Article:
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English Wikipedia has an article on:
Muscadines (red, small) and scuppernongs (green, large) in a bowl.


Named after the Scuppernong River and Lake in North Carolina near which the grapes were first found and cultivated. Probably from an Algonquian word.[1] Both senses, "grape" and "wine", are first found in documents from the 1800s-1820s.


  • (UK) IPA(key): /ˈskʌpənɒŋ/
  • (US) IPA(key): /ˈskʌ.pəɹˌnɔŋ/, /ˈskʌ.pəɹˌnɑŋ/
  • Hyphenation: scup‧per‧nong


scuppernong (plural scuppernongs)

  1. A large greenish-bronze grape native to the Southeastern United States, a variety of the muscadine grape (Vitis rotundifolia).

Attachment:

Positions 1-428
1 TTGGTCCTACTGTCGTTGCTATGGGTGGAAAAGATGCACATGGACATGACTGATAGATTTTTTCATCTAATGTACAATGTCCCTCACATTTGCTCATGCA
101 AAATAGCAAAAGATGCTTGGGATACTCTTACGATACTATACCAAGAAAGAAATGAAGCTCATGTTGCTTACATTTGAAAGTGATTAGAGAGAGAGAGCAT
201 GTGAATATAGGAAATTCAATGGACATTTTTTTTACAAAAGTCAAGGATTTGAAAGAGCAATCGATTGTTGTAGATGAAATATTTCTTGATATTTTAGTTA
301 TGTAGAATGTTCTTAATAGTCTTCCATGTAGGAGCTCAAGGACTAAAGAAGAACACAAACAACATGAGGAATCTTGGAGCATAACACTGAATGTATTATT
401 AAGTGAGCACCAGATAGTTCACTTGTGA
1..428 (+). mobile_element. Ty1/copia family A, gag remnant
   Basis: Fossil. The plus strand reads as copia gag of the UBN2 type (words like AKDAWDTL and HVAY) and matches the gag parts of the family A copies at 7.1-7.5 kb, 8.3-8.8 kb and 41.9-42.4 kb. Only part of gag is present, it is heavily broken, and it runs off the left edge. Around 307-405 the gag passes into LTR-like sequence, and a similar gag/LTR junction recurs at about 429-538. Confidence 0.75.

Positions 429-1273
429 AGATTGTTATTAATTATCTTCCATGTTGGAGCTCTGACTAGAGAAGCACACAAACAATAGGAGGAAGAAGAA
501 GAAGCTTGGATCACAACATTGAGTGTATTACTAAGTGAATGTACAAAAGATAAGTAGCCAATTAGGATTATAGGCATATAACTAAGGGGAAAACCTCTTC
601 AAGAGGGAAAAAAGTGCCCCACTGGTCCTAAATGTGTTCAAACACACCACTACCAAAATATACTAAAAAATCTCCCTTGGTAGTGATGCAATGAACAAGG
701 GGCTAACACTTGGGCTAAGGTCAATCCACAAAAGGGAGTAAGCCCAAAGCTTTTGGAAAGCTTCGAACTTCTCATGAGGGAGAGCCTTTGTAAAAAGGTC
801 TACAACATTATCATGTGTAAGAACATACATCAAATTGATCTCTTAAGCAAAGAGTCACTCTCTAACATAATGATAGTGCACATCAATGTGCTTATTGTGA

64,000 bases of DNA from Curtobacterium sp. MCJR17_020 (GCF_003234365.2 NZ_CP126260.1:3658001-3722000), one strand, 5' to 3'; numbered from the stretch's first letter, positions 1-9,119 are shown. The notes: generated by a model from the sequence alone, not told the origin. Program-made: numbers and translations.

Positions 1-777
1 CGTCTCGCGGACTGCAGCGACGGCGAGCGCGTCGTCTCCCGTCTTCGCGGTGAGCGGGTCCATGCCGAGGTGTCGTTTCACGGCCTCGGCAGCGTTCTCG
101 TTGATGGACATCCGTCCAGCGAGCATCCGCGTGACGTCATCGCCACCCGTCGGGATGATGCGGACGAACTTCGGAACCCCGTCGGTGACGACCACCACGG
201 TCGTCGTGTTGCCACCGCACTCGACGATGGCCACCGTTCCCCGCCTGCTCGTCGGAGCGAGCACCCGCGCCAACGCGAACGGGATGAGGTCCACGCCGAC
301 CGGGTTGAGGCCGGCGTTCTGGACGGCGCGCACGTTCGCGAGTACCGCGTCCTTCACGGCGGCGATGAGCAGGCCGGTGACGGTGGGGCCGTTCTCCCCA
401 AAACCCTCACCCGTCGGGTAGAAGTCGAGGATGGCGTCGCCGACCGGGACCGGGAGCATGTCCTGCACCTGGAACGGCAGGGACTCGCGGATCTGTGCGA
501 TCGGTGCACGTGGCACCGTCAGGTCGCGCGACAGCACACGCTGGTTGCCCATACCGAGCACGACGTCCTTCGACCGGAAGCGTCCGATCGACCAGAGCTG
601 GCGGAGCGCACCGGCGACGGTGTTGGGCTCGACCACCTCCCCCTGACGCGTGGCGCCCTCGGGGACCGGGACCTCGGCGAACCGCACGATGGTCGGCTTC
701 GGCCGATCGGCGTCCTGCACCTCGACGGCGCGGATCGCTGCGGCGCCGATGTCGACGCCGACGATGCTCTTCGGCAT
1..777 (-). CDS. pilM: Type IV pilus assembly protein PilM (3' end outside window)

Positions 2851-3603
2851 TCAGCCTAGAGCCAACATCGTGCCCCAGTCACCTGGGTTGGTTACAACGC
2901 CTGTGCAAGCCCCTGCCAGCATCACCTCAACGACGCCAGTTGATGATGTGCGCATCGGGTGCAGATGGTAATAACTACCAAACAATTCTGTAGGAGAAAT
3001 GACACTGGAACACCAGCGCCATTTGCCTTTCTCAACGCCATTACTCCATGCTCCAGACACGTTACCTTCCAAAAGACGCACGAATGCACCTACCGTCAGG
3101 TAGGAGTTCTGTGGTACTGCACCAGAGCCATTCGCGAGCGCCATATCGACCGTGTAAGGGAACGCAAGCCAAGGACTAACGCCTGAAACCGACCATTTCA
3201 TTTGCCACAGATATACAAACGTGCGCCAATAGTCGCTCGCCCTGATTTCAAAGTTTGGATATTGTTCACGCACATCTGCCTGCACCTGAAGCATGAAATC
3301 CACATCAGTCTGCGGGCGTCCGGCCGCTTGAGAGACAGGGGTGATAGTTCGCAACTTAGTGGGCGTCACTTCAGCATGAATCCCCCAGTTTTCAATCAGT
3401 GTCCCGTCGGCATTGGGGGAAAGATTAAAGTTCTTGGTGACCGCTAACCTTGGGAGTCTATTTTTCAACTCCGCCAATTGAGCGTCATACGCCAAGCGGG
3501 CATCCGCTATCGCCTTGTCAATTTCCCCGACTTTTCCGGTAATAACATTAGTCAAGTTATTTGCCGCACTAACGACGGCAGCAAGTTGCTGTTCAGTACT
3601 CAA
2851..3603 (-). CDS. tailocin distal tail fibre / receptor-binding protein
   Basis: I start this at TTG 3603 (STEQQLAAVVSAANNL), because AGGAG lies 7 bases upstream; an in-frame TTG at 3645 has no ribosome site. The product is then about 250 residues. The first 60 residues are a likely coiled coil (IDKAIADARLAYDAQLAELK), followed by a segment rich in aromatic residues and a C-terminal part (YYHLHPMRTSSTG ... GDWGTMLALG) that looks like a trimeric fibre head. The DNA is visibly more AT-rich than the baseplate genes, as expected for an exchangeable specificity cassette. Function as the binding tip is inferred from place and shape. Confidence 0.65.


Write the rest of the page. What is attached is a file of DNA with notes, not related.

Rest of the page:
2. A sweet, golden or amber-colored US wine made from this variety of grape.

Usage notes[edit]

  • A great many alternative forms and pronunciations of this word are found. The most common, attested since the 1820s-40s, is scuppernon / scuppanon /ˈskʌp.ər.ˌnɔn/, /ˈskʌp.ə.ˌnɔn/. Scupperdine / scuppadine is also encountered; this is properly the name of a scuppernong-muscadine cross.


  1. ^ Bland Simpson and Ann Cary Simpson, in Into the Sound Country: A Carolinian's Coastal Plain, suggest "Askúponong"